Admission requirements for CSS are the same as for UH Manoa. Some majors and programs, however, have additional admission requirements (see department sections).
Accreditations and Affiliations
All academic programs are reviewed and evaluated regularly by campus and external faculty committees. Some academic programs are also accredited or certified by national organizations. Check with individual academic departments and programs for accreditation status or affiliation with national or international organizations.
Scholarships and Awards
CSS and its departments provide scholarships and awards to exceptional students. For a selective list of scholarships, see “Tuition, Fees and Financial Aid” in the Catalog. For specific information on prizes or scholarships, contact the department.
Detailed program information is available from specific CSS departments (www.socialsciences.hawaii.edu/departments/index.cfm).
Undergraduate Degree Requirements
CSS students must fulfill the following five areas of requirements: UH Manoa General Education Core; UH Manoa Graduation; CSS Degree; CSS College; and CSS Major. When selecting courses and making plans, students should refer to their respective “Bachelor Degree Program Sheets” and “Sample Four-Year Academic Plans” on the OVCAA bachelor degree program sheets website (programsheets/).
General Education Core Requirements
CSS students must fulfill the UH Manoa GenEd Core, which consists of Foundations and Diversification requirements. Some of the courses that fulfill these Core requirements may be “double dipped” with other requirements (see “General Education”).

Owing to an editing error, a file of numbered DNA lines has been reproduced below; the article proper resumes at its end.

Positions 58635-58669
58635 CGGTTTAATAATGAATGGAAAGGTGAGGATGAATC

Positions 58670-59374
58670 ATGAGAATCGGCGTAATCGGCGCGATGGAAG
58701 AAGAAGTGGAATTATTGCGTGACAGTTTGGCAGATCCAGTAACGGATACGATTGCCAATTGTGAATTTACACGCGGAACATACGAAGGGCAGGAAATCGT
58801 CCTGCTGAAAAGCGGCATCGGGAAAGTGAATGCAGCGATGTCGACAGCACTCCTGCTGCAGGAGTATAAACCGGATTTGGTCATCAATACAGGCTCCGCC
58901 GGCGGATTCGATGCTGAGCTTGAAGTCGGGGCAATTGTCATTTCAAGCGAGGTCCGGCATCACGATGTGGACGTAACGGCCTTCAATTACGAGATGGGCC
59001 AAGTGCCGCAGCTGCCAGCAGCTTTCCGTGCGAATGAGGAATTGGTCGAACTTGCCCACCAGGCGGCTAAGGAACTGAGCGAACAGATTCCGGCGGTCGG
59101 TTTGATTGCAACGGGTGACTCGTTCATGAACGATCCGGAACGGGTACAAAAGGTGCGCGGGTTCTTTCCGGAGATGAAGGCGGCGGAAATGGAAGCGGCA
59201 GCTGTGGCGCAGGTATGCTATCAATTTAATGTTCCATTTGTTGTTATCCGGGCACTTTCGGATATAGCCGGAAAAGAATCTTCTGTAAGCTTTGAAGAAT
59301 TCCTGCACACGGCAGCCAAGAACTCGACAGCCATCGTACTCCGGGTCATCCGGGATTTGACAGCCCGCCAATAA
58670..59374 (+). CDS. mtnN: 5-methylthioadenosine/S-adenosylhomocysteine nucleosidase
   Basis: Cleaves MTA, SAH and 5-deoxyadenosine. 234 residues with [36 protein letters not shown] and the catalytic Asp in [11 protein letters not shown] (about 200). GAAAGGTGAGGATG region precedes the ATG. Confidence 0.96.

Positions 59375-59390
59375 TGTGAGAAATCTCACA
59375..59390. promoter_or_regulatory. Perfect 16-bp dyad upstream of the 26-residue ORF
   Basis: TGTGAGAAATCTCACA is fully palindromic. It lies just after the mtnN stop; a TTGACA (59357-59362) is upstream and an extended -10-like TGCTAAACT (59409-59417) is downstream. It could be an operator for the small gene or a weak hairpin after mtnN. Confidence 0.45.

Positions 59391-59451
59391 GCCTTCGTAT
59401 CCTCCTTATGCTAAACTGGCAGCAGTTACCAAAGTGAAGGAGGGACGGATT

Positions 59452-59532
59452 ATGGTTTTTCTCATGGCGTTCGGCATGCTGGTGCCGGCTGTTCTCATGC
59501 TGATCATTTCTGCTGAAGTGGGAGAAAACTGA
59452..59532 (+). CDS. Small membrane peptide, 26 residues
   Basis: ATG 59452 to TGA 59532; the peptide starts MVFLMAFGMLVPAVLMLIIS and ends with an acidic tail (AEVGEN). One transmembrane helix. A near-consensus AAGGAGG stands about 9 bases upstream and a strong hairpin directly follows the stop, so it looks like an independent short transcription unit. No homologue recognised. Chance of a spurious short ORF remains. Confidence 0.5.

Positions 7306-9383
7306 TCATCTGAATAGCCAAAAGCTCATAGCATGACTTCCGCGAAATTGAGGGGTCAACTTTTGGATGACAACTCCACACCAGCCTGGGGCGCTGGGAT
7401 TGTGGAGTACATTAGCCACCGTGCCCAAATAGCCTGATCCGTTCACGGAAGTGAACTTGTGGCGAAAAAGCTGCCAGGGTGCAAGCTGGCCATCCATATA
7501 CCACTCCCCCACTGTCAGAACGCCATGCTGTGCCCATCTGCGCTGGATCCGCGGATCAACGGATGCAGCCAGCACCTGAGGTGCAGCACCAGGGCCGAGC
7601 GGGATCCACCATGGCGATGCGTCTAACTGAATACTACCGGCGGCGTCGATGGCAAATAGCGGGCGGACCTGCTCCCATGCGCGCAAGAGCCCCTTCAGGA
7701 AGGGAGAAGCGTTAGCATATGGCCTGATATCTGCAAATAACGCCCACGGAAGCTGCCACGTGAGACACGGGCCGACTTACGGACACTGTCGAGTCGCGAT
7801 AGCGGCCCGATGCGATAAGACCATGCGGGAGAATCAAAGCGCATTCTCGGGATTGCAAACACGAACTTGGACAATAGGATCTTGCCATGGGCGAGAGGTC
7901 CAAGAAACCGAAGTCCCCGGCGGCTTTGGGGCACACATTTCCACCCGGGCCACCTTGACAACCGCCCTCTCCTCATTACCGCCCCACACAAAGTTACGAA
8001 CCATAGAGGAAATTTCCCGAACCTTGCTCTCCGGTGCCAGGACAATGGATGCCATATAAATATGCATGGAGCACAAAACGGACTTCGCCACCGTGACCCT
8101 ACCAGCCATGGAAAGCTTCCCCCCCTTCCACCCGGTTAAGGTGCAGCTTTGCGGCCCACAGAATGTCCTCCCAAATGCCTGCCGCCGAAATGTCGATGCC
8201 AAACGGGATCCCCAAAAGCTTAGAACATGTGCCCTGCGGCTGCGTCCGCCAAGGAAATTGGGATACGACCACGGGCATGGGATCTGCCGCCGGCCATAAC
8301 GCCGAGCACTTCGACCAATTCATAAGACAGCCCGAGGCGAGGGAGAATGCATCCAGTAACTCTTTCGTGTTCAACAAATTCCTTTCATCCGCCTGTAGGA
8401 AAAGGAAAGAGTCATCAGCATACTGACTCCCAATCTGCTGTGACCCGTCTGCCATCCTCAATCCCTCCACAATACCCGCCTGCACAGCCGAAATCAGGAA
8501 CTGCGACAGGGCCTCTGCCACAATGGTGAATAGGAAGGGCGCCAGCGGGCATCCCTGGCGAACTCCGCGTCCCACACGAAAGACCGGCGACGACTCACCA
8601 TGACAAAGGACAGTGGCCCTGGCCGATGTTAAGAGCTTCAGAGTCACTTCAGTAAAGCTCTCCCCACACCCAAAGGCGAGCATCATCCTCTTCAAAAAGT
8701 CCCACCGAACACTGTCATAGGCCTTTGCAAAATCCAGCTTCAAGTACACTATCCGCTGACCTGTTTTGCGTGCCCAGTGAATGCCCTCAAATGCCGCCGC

CSS students must fulfill the UH Manoa Graduation requirements, which consist of Focus, Hawaiian or Second Language (HSL), and credit and grade point average (GPA) requirements (see “General Education” and “Undergraduate Education”). CSS students should meet with ACCESS advisors for specific department graduation requirements.
Major requirements are explained in the department sections in this Catalog and on department websites.
The minimum course grade to fulfill major and major-related requirements is a C (not C-). These requirements must be taken for a letter grade, unless the course is offered only with the CR/NC grade option.
Multiple Majors/Degrees and Minors
CSS students may consider applying for additional majors/degrees, minors, certificates or a combination. Pursuing additional academic fields of study can benefit students in many ways, including the opportunity to discover relationships across disciplines, develop diverse perspectives, strengthen one’s appreciation for the acquisition of knowledge in more than one academic field, and enhance one’s ability to problem solve and communicate in a variety of settings. See the “Undergraduate Education” sections in the Catalog for specific information.
To be eligible, applicants for multiple majors/degrees and minors must be: enrolled as a classified student in a UH Manoa college; in good academic standing (have a cumulative GPA of 2.0 or higher); and in completion of all requirements and graduate in a timely manner. To apply for multiple majors/degrees, students should visit their college advising office for instructions and the application form. Applicants should submit an application form (UHM-3); an academic plan showing timely graduation; and a brief but formal written statement explaining why the student would like to pursue multiple majors.